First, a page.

Hilarious moving company accident!
September 18, 2013
Mistake #1 - Not Using A Checklist
This may seem like a no-brainer to those who manage projects, but project management may not be a forte of someone placed in charge of your move (like an office admin). Even those who use a list typically fail to make the list detailed enough.
Mistake #2 - Trying To Save Money By Moving Your Own Computer Network
Don't ask your staff to disconnect, move and reconnect computers, phones and other devices just to save a few bucks. You'll frustrate them and end up with phones ringing at the wrong extension, lost cables, and workstations that get dropped rendering them useless. You don't want to let the movers do this job either; they may be great at moving furniture, but a network is a lot more sophisticated and sensitive. Be smart and hire an IT pro to pack and move your network.
Mistake #3 - Not Hiring The RIGHT IT Firm To Move Your Network
Make sure you know what to look for when outsourcing the move. A few things to look for would include references from other clients, proof of insurance, a service level guarantee limiting the amount of time you are down, and a professional, organized approach to quoting the move. A real pro will insist on visiting your current location as well as your new location to conduct a detailed site survey. NEVER hire anyone who wants to quote moving your network over the phone. Additionally, look for an IT company that will apply the charges for conducting your site survey against the total cost of the move if you choose them.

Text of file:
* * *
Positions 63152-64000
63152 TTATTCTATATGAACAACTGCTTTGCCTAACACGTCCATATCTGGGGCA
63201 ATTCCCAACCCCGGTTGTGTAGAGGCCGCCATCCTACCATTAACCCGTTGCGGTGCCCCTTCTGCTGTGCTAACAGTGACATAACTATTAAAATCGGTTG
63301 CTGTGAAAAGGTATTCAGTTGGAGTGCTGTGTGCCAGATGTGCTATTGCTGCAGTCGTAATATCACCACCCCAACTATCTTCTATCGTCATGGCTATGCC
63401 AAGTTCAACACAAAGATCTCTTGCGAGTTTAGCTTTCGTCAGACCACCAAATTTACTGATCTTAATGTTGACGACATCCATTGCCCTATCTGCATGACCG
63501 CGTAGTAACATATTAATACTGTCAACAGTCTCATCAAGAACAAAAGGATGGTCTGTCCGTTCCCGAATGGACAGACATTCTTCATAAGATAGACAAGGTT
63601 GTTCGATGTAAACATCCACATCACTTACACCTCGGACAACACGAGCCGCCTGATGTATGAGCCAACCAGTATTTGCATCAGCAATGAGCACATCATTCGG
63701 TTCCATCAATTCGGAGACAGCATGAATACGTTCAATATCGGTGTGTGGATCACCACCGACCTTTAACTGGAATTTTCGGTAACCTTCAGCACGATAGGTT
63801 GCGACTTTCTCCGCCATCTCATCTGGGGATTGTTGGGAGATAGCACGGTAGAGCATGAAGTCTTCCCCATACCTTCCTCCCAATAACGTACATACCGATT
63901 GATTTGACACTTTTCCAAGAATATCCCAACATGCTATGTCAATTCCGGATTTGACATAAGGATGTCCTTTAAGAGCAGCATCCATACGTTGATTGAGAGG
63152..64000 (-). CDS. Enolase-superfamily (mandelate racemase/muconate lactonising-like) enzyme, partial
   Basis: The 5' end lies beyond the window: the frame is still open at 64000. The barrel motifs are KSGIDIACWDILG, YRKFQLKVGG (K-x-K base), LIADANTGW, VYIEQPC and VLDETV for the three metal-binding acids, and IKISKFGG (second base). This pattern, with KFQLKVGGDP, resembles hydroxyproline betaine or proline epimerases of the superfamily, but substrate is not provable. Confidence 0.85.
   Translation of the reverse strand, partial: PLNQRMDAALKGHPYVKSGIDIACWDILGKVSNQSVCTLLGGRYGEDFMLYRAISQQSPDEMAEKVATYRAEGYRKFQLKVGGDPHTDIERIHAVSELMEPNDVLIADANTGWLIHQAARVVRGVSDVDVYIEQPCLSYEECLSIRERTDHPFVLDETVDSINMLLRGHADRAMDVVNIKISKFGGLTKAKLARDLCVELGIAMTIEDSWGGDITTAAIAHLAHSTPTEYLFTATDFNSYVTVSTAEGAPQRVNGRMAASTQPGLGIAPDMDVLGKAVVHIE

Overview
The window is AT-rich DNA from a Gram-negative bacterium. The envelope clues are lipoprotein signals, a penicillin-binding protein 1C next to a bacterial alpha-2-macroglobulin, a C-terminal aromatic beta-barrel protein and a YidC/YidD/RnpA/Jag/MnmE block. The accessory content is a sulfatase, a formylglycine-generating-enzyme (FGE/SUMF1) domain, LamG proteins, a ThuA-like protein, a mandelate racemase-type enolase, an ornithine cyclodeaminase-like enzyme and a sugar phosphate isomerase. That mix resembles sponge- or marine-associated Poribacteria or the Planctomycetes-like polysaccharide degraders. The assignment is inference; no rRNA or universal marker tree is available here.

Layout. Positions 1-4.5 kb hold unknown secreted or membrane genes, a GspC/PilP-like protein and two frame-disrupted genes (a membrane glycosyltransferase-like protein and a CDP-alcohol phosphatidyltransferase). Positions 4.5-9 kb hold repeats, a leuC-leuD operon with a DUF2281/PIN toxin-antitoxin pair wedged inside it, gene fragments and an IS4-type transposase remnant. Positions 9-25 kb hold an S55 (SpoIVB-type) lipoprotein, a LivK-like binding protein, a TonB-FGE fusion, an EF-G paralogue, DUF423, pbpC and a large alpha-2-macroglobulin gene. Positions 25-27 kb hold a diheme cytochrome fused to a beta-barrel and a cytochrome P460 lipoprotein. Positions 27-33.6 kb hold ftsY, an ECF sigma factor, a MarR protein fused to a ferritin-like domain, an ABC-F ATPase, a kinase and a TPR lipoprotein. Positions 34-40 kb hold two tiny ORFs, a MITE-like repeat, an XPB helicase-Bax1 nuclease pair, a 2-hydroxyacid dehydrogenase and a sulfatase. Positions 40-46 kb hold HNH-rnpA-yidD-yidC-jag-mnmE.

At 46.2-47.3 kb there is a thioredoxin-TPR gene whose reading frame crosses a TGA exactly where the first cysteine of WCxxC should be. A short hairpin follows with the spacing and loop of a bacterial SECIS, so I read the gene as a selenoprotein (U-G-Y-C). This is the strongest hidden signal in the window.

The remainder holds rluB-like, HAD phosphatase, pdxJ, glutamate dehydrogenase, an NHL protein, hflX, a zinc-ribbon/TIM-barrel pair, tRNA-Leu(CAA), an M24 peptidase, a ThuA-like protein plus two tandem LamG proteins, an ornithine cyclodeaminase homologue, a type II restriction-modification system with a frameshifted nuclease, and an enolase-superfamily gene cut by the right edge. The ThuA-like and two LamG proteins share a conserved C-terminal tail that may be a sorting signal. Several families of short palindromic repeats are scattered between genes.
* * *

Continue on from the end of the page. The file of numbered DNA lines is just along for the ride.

Mistake #4 - Not Giving Your Phone, Internet And Cable Vendors Enough Advance Warning
80% of unexpected communications, blackouts and cost overruns on network moves are caused by failure to properly plan voice, data and electrical installation in advance. Just because the prior tenant had computers and telephones is no guarantee that the cabling is suitable for your phones and your computer network. Advance planning will help you avoid emergency rush fees or band aid fixes to make things work. Internet and telephone connections require as much as six weeks advance notice to be installed, tested and ready the day you move in. And if you are building a new office, don't leave it up to the builder to decide how many power outlets, network and phone connections you will need. Remember, changes and additions after the walls are up are at your expense. With printers, scanners, faxes, and other technologies connecting directly to the network these days, the rule of thumb of one electrical outlet, one phone and one network connection per employee is woefully outdated.
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